“That speaks volumes because it doesn’t matter if governments change. Sometimes a government can retain a president if they are doing a good job,” she said.
“So, clearly the current administration was not pleased with his performance. There was not even a discussion on retaining him. That was never in the public arena and he never got the support of the Opposition either to go back because they had other candidates in mind.”
Rampersad also regarded Carmona’s inaugural address as controversial.
“That was a bitter consternation because people were surprised he was making that kind of statement’s about ‘powers’ in an inaugural speech.”
She said much of the speech also seemed to be an attack on the Partnership, which had selected him for the office.
“It set a sought of distance between him and the government from the start. That relationship was not as cordial as it should have been throughout his term in office while they were in power.”
Rampersad said Carmona also did not appear to understand fully his role and “people started to look on with bemusement than anything else because they were wondering, ‘What next?’”
Call for youths to serve
A former High Court judge with a stellar record on the bench, Carmona was the United National Congress-led People’s Partnership’s pick for President in 2013.
The father of two replaced George Maxwell Richards, a chemical engineer by profession, resuming the tradition of lawyers becoming heads of state.
In his inaugural speech, Carmona suggested while he may not have had a “magic wand” for all of the ills plaguing the country at the time, his role was not powerless.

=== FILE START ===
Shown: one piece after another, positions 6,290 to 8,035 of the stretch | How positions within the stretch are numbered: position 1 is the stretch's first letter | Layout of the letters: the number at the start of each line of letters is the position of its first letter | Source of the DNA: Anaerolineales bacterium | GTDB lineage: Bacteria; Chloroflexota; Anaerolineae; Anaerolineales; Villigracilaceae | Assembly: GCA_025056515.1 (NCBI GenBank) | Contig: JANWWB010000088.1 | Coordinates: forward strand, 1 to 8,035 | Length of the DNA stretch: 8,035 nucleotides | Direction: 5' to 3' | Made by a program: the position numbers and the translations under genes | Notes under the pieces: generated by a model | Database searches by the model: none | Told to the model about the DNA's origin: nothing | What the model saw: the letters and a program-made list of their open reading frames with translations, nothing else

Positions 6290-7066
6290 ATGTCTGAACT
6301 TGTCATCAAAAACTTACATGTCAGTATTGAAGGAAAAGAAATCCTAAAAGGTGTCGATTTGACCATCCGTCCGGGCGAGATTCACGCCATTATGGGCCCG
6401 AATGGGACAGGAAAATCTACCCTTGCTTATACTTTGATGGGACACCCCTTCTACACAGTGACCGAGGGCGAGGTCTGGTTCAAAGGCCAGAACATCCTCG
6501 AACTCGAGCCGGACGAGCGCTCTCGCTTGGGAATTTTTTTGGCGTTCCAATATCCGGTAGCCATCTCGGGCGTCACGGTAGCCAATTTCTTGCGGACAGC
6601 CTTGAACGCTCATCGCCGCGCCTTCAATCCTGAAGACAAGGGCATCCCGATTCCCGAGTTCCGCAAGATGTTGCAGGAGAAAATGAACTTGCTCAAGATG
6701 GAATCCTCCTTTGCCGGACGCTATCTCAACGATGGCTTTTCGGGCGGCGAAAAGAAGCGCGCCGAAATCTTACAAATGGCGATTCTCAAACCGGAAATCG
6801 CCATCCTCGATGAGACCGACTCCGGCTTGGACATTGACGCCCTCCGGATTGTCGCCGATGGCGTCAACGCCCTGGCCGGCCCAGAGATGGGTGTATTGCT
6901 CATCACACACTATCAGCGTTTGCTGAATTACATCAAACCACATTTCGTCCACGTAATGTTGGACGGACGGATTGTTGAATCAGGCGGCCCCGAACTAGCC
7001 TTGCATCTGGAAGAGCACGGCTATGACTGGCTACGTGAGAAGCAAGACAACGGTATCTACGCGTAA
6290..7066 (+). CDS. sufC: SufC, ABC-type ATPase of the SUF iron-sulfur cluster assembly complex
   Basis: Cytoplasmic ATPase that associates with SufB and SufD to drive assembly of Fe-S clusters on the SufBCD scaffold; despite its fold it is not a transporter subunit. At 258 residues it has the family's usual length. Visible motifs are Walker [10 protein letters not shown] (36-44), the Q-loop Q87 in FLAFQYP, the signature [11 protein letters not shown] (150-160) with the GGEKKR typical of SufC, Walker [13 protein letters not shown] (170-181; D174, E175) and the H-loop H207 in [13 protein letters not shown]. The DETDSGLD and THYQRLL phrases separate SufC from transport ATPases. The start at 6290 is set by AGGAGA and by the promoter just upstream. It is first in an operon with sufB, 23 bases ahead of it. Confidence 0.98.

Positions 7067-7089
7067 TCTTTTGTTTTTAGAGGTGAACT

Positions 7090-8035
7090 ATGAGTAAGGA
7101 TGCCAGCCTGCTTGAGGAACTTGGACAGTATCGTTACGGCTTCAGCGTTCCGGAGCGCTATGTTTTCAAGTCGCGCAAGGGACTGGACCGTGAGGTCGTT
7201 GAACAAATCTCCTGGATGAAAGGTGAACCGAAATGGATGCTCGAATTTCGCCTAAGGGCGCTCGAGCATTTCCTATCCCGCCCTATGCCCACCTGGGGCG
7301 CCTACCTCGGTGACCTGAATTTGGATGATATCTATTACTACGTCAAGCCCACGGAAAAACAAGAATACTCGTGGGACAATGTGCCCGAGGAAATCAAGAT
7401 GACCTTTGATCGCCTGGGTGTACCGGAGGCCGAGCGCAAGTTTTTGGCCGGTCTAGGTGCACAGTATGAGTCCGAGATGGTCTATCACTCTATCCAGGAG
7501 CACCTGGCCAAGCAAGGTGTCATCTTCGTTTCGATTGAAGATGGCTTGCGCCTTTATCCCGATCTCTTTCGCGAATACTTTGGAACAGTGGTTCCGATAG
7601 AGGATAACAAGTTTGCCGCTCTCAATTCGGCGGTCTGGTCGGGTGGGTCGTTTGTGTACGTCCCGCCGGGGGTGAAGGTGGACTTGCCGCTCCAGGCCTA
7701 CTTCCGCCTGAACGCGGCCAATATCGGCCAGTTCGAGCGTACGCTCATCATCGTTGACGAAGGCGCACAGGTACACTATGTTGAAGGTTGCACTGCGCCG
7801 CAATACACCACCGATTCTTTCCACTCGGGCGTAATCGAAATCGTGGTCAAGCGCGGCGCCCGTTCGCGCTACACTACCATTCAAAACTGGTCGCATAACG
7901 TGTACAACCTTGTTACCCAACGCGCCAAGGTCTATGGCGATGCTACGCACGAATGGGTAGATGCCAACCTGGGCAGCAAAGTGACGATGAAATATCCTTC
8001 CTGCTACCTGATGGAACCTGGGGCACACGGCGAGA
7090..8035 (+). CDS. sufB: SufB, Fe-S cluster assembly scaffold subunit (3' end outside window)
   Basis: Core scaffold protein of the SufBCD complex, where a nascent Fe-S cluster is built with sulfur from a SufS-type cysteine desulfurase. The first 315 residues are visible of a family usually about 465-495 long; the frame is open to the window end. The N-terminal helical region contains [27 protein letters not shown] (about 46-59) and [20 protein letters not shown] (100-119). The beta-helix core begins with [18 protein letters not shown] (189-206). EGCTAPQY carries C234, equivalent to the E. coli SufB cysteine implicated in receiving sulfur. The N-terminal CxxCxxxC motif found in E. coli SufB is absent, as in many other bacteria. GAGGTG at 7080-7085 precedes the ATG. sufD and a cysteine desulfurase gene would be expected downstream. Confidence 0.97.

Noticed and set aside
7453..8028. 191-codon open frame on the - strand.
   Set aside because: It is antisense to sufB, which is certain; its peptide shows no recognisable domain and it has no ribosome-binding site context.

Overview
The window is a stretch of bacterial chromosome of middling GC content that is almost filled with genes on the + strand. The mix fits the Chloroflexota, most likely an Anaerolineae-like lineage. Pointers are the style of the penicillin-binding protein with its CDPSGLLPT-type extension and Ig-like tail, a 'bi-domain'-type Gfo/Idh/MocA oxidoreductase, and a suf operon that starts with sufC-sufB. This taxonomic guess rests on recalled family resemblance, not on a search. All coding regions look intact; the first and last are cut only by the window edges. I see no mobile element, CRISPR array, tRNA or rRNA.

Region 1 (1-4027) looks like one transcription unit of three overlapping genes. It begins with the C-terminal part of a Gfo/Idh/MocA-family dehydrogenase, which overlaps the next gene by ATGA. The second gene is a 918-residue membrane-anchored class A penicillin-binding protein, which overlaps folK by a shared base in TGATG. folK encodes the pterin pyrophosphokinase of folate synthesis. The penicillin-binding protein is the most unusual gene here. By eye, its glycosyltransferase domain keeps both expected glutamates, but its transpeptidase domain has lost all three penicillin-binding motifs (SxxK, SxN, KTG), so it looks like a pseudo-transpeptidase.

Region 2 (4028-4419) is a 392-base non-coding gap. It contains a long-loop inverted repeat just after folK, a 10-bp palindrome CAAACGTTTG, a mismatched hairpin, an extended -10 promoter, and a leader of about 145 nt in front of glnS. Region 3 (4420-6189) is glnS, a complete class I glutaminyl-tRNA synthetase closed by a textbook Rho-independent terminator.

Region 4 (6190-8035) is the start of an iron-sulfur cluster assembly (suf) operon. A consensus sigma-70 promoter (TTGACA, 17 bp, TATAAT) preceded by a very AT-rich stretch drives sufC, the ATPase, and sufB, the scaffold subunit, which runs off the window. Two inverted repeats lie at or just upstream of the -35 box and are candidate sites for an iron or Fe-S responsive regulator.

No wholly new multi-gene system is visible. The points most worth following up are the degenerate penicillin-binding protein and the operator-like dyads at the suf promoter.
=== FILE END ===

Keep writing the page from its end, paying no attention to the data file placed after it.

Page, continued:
“Under the Westminster form of governance, there are parameters within which I must operate. Powers you think I have, I do not... The power you think I do not have, I do.” And while Carmona outlined clearly, the remit within which he was required to operate, he used the office to push for a more aggressive approach in tackling crime, climate change, issues affecting the disadvantaged in the society and the advancement of young people.
Months into his term, he called for young, deserving people under the age of 25, to be appointed as senators - a suggestion which was well-received in some quarters.
He also insisted repeatedly that students be part of the decision-making process. With this in mind, Carmona often invited students to witness the presentation of letters of credence from ambassadors accredited to TT.
It is said the ambassadors and High Commissioners have written to the governments in the respective countries, calling for such exercises to be implemented.
Carmona also has visited schools– most recently the Cedar Grove Private School–with the intention of encouraging and motivating students.
He also was a passionate advocate of the Carbon Zero Initiative of Trinidad and Tobago.
Political commentator Dr Winford James said while Carmona did initiate several commendable efforts, he never lived up to the citizenry’s expectations of him, particularly after his inaugural address.
“He set us up for novel decisions on his part and I am still awaiting such novel decisions from his inaugural speech,” he told Sunday Newsday.
“I don’t know that over the course of his tenure that he demonstrated that he had the powers that we probably think he didn’t have or he did not demonstrates powers that we thought he had.
“I can’t think of any decision that he made that would have fallen in relation to that statement he made.”
James said Carmona had brought the Office of President into disrepute by the manner in which he handled the presidential wine issue and his $28,000 housing allowance budget.